Source: Westinghouse Electric.

Source: Westinghouse Electric.

FIGURE 1 Flow diagram for pressurized water reactor coolant system (Westinghouse Electric)

All of the pumps and vital equipment associated with pipe rupture (that is, the emergency core cooling system) is supplied with diesel generator electrical power backup. If needed, the diesel generators will accept the various pump loads sequentially at intervals of a few seconds until all needed equipment is on line.

Other pumps serve other systems. Spent fuel pit pumps provide the necessary cooling of the fuel elements that have been removed from the reactor. Resin beds, which are a part of the water purification system, are flushed to a storage tank by spent resin sluicing pumps. An evaporator package, partly for removing boron from the primary water, is supplied by recycle evaporator feed pumps. Chilled water pumps supply the boron thermal regeneration system. Similarly, other pumps, some not listed in Table 1, support auxiliary systems.

BWR Plants In boiling water reactor (BWR) plants, active boiling takes place in the nuclear core and steam is piped to the turbogenerator (Figure 5). Typical reactor water conditions are 1000 lb/in2 gauge (6.895 MPa) and 550°F (288°C). In the United States, the plant is usually arranged with a low-leakage containment vessel completely surrounding a dry well and a pressure-suppression pool (Figure 6). The containment vessel is a cylindrical steel or concrete structure with an ellipsoidal dome and a flat bottom supported by a reinforced concrete mat. The containment forms a security barrier and prevents the escape of radioactive products to the atmosphere if an accident should occur.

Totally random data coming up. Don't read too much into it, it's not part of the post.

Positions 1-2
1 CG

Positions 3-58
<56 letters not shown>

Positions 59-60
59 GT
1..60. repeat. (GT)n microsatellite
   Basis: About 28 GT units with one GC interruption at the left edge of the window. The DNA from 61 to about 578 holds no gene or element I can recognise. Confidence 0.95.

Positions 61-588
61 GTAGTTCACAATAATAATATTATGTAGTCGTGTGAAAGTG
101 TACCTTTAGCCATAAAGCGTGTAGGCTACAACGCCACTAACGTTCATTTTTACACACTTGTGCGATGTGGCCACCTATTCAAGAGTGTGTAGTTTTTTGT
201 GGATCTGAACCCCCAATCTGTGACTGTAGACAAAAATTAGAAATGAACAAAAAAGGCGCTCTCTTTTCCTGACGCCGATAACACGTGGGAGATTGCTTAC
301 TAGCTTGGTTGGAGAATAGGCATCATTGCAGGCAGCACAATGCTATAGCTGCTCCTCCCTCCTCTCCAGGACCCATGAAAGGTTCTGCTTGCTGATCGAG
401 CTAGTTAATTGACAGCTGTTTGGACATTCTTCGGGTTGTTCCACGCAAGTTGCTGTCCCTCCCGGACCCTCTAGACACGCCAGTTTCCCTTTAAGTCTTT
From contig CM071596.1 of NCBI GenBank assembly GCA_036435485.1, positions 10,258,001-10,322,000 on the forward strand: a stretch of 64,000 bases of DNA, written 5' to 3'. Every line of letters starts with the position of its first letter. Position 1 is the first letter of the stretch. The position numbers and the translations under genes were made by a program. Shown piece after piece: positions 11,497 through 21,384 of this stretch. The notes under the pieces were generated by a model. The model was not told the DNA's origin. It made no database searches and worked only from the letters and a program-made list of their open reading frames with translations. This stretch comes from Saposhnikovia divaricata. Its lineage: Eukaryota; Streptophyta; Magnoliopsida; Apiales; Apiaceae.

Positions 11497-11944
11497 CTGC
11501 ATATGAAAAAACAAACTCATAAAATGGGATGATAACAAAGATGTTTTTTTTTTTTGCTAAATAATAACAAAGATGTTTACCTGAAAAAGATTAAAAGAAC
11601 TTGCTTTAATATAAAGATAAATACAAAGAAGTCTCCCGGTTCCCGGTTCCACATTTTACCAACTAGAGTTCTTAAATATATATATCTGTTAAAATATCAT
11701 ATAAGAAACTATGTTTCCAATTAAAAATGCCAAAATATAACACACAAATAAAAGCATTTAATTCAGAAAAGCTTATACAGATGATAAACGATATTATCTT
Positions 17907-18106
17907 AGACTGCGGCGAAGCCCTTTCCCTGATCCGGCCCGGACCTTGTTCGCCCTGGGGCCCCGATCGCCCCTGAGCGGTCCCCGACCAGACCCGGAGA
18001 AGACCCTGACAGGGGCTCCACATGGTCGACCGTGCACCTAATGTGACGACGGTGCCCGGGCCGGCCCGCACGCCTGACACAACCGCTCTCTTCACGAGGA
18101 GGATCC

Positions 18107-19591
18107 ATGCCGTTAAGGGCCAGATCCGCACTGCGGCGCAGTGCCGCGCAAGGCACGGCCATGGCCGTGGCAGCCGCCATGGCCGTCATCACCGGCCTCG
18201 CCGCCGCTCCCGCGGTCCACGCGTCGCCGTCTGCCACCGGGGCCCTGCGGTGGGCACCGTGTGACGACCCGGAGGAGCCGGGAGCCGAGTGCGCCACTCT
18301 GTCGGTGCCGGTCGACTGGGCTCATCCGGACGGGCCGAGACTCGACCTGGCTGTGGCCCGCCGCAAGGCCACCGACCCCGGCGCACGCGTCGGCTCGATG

Table 2 shows the principal pumps used in BWR plants together with significant characteristic data.

To assure a high reactor flow rate and to avoid local areas of core overheating, internal jet pumps have been used in all but the earliest U.S. BWR plants. These jet pumps are driven by large-volume, medium-head recirculation pumps. Variable flow rate is achieved either by flow control valves or by variable-speed motors driven by motor generator sets. The latest designs employ a flow control valve. The use of jet pumps decreases the size of the external loop piping and pumps and provides a core reflood capability in the event of pipe rupture. The main recirculation pumps are not required for emergency cooling. In

FIGURE 2 PWR reactor vessel (Westinghouse Electric)


FIGURE 2 PWR reactor vessel (Westinghouse Electric)

normal operation, the recirculation pumps operate in conjunction with the jet pumps, which are wholly contained in the reactor vessel. The purpose of the jet pumps is to increase the flow from the recirculation pumps at reduced head for reactor cooling. The jet pumps have no moving parts. In addition to their normal service, they also play a role in the natural circulation of the reactor water during emergency cooling.